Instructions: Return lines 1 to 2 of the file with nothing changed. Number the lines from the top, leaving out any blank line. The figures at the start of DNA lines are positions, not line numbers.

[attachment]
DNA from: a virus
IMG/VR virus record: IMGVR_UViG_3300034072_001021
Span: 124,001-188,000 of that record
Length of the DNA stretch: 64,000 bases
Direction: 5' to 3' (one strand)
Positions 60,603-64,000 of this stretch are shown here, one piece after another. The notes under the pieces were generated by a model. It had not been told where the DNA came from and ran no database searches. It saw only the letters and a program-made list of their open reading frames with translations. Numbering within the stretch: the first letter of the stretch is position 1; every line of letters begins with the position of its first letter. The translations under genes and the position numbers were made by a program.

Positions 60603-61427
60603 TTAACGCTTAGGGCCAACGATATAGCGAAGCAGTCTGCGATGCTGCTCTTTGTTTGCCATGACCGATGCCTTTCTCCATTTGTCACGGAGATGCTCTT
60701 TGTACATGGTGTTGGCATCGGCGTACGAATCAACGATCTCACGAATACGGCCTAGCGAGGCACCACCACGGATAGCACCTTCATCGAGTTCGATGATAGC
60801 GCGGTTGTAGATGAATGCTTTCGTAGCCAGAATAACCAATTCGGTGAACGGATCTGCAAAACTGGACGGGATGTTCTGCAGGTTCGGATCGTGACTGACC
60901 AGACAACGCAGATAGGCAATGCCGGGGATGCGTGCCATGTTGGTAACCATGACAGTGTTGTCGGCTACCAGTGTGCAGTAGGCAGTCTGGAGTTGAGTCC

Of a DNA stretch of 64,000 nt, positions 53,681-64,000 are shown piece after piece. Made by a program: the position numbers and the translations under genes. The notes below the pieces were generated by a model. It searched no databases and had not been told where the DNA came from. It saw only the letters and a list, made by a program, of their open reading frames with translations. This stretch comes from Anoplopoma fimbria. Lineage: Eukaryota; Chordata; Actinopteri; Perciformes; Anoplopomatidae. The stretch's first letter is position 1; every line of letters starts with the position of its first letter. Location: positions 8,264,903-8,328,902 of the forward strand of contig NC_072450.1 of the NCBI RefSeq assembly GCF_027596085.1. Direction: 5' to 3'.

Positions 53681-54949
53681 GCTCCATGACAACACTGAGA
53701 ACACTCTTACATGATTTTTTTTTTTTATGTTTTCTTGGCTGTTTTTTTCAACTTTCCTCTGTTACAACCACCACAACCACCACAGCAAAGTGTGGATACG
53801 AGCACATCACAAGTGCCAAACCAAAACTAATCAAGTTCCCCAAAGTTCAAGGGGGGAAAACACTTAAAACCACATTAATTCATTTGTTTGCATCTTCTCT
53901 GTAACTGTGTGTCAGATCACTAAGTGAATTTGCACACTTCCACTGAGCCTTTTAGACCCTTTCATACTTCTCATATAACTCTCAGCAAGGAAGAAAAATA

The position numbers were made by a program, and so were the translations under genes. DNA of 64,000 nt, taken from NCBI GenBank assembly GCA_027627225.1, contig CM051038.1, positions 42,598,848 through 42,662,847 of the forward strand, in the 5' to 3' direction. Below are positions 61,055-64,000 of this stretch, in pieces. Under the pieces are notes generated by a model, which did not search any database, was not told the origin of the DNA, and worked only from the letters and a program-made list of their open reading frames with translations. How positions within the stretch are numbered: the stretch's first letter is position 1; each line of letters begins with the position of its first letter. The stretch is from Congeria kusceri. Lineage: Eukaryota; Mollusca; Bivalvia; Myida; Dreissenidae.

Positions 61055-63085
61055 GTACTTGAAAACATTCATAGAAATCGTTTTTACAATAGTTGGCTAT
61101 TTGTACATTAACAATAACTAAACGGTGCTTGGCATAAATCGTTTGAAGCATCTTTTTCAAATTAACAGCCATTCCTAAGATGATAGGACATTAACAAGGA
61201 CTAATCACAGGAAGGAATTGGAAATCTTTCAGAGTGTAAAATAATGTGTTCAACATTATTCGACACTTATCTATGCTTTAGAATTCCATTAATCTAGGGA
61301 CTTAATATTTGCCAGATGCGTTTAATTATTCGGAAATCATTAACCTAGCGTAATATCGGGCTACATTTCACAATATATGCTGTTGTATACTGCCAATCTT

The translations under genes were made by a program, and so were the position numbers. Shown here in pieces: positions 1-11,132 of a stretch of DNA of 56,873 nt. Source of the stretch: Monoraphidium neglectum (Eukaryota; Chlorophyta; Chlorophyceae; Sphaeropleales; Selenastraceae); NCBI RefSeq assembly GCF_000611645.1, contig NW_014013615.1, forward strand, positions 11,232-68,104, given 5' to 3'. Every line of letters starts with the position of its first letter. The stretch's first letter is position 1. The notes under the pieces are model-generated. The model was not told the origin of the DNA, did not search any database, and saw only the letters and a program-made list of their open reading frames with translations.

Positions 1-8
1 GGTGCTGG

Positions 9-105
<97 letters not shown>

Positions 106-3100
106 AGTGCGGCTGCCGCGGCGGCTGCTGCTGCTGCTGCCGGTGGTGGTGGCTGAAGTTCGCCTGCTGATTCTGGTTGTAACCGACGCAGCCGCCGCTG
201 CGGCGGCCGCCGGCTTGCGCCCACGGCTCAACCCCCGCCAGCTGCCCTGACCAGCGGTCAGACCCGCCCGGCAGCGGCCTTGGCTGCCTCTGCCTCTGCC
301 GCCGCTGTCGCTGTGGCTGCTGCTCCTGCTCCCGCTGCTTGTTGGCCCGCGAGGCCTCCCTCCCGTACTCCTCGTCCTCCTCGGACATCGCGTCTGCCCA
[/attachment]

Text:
DNA from: a virus
IMG/VR virus record: IMGVR_UViG_3300034072_001021